Heraeus Precious Metals, headquartered in Hanau, which has annual sales of approaching €30 billion and is one of the top ten family-owned companies in Germany, has high expectations for AGXX, particularly as a replacement for silver-based antimicrobial technologies. Many current antimicrobials based on silver are not in step with the latest European Union legislation on biocides and face the prospect of being banned from the market.
AGXX is not based on the release of any metals or harmful compounds and to date, has shown antimicrobial efficacy against over 130 microorganisms including bacteria, viruses, algae, and fungi, among others silver-resistant E. coli strains, methicillin-resistant S.aureus (MRSA) CoV2 viruses.
The technology initially used inorganic carrier powders, such as activated coal, aluminum oxide or other carrier materials well suited for incorporation into textile filters based on polyamide and PU foam as well as in coatings and individual fibers.
It has also been successfully applied to various types of activated carbon granules and pellets for easy incorporation into activated carbon-based water filters.
AGXX shows excellent antimicrobial efficacy in laboratory tests and samples, and is being tested for wastewater treatment and purification systems for swimming pools.
Helmut Geers, of Hofmann Maschinen und Anlagenbau, based in Worms, Germany, provided details of a project with the Technical University of Braunschweig aimed at the more effective removal of trace substances found in municipal wastewater – pharmaceuticals, detergents, biocides, anti-corrosion agents etc., as well as microplastics.
The use of pre-coat filter technology combining powder activated carbon (PAC) with cellulose achieves particle retention down to the sub-micron range with very good elimination of trace substances.
Modifications of the pre-coat filter technology are currently being tested. “Based on a first economic evaluation, the specific treatment costs are moderate and competitive compared to established technologies for trace pollutants removal and our system would require a lot less space at a wastewater plant,” Geers said.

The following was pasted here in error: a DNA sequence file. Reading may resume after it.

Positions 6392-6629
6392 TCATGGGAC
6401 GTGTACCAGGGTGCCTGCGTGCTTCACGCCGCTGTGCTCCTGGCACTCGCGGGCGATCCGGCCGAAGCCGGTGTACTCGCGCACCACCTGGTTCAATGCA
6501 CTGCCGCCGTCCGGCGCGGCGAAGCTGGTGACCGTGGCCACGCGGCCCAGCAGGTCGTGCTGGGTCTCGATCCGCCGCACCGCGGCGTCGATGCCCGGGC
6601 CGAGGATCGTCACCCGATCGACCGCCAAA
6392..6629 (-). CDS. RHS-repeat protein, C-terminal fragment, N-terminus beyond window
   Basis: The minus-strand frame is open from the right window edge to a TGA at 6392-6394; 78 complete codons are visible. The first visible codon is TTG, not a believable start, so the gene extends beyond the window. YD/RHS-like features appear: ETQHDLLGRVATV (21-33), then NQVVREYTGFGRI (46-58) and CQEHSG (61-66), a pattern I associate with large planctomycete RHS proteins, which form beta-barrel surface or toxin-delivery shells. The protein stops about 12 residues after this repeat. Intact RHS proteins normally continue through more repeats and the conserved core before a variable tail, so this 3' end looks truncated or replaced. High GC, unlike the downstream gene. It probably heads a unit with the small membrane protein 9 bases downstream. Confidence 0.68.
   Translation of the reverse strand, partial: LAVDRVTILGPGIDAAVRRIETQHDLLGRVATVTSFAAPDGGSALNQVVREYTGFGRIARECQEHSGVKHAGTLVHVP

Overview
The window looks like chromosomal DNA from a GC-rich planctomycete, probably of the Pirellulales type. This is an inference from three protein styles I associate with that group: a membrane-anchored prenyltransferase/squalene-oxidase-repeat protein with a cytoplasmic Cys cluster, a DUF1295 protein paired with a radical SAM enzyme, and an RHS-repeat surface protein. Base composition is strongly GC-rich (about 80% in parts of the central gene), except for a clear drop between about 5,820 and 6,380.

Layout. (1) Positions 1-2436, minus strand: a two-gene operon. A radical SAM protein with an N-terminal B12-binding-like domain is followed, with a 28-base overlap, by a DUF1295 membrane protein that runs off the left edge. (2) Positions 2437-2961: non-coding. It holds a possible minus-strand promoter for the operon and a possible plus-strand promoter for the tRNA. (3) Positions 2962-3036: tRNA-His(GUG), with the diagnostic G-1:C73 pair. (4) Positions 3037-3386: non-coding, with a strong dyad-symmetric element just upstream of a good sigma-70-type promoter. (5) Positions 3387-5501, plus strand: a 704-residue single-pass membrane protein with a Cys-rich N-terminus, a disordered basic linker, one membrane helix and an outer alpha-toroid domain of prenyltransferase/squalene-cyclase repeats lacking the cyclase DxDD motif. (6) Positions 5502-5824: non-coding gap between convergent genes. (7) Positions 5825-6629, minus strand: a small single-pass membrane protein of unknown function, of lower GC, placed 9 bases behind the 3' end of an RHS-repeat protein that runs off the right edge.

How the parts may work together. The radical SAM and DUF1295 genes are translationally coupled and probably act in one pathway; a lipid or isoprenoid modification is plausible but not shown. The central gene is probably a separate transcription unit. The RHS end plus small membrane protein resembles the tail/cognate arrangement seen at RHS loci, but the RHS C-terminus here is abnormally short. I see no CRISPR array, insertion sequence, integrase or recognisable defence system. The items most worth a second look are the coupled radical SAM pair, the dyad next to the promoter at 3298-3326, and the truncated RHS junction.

Erik Nelson of Ahlstrom described ongoing improvements to the company’s Disruptor wetlaid electro-positive nonwoven technology which was first introduced over a decade ago.
Due to its open media structure, Disruptor can be used in a very wide range of end uses covering both pressurized water purification systems as well as gravity flow applications. In addition to outstanding pathogen performance, products are also available with special functionalities such as chlorine removal, heat-sealing and antimicrobial treatment for preventing bacteria build-up. The removal of selected trace metals in a given pH ranges is also possible.
Disruptor can compete as a stand-alone alternative to polymeric membranes or be used in combination with other water purification technologies and is also easy to convert and be made into virtually any size filter cartridge.
The media now can efficiently remove a wider range of harmful contaminants from water, making it safe to consume, and modified grades offer very high flux rates at lower pressure drops compared to similar biological removal materials.
Compared to ultrafiltration hollow fibers, Disruptor does not block easily, and the filter remains odorless even if not used for several days.
FILTECH 2024 is expected to continue the momentum, slated for November 12-14, once again in Cologne, Germany.